Physiological Cellular Reaction Detection on Biosensor Surfaces. A Fractal Analysis

P. Archer Davis, Ifejesu A. Eni-olorunda, and Ajit Sadana. Chemical Engineering, University of Mississippi, Rebel Drive, University, MS 38655-1848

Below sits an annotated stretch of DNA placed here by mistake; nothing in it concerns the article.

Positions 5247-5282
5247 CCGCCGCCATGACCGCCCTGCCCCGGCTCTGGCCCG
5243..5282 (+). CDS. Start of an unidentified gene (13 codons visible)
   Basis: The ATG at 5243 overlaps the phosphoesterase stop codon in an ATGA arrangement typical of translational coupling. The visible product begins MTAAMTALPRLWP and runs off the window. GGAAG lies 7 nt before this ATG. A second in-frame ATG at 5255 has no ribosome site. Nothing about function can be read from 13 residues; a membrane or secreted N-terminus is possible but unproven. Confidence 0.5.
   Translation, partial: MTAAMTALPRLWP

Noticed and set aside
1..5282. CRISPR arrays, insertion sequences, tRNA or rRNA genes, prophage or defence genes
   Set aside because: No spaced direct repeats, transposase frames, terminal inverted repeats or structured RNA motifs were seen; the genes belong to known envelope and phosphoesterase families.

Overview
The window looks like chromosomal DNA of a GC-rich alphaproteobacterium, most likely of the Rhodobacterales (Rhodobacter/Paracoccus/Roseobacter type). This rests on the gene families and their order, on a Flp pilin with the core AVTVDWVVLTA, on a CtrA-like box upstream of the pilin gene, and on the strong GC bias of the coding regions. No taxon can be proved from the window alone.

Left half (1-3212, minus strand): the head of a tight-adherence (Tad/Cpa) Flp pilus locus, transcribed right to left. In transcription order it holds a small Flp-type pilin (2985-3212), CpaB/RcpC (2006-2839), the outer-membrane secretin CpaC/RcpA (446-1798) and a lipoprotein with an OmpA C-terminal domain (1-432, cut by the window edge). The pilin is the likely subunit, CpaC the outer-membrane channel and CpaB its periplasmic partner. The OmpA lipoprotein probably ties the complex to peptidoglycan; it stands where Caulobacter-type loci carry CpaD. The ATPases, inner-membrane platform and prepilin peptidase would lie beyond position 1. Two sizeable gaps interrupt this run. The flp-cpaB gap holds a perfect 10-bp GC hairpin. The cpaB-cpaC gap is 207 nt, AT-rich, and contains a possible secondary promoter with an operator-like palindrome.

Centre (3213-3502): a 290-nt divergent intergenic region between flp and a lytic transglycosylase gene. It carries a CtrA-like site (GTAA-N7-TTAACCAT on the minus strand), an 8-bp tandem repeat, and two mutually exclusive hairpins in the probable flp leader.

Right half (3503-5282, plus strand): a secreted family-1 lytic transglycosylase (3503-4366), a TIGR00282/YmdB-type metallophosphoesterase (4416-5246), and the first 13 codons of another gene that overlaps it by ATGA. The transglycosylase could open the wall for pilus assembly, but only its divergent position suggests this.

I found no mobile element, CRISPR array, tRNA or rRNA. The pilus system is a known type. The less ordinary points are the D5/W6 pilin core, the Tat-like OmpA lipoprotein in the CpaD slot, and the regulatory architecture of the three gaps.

A fractal analysis is presented for the binding and dissociation (if applicable) of (a) different bradykinin concentrations (in nM) in solution to bradykinin B2 receptors immobilized on a resonant waveguide grating (RWG) biosensor surface (Feng et al., 2006), (b) mbetaCD cholesterol in solution to KeLa cells cultivated on a gold-coated prism surface (Ziblat et al., 2006), and (c) a calcium+FRET-based calcium biosensor employing troponin C. TN-XL fluorescence was observed in vivo in this case (Mank et al., 2006). Both single- and dual-fractal analysis were used. The dual-fractal analysis was used only when the single-fractal analysis did not provide an adequate fit. The fractal dimension provides a quantitative measure of the degree of heterogeneity present on the biosensor chip surface. The fractal dimension for the binding and the dissociation phase is not a typical independent variable, such as analyte concentration that may be directly manipulated. It may be considered as a derived variable. An increase in the fractal dimension value or the degree of heterogeneity on the biosensor surface, leads in general, to an increase in the binding rate coefficient. For example, for the binding of different bradykinin concentrations in solution in the 8-128 nM range (Feng et al., 2006), and for a dual-fractal analysis the binding rate coefficient, k2 exhibits a 6.57 order of dependence on the fractal dimension, Df or the degree of heterogeneity that exists on the biosensor surface. This indicates that, in this case at least, the binding rate coefficient, k2 is very sensitive to the fractal dimension or the degree of heterogeneity that exists on the biosensor surface.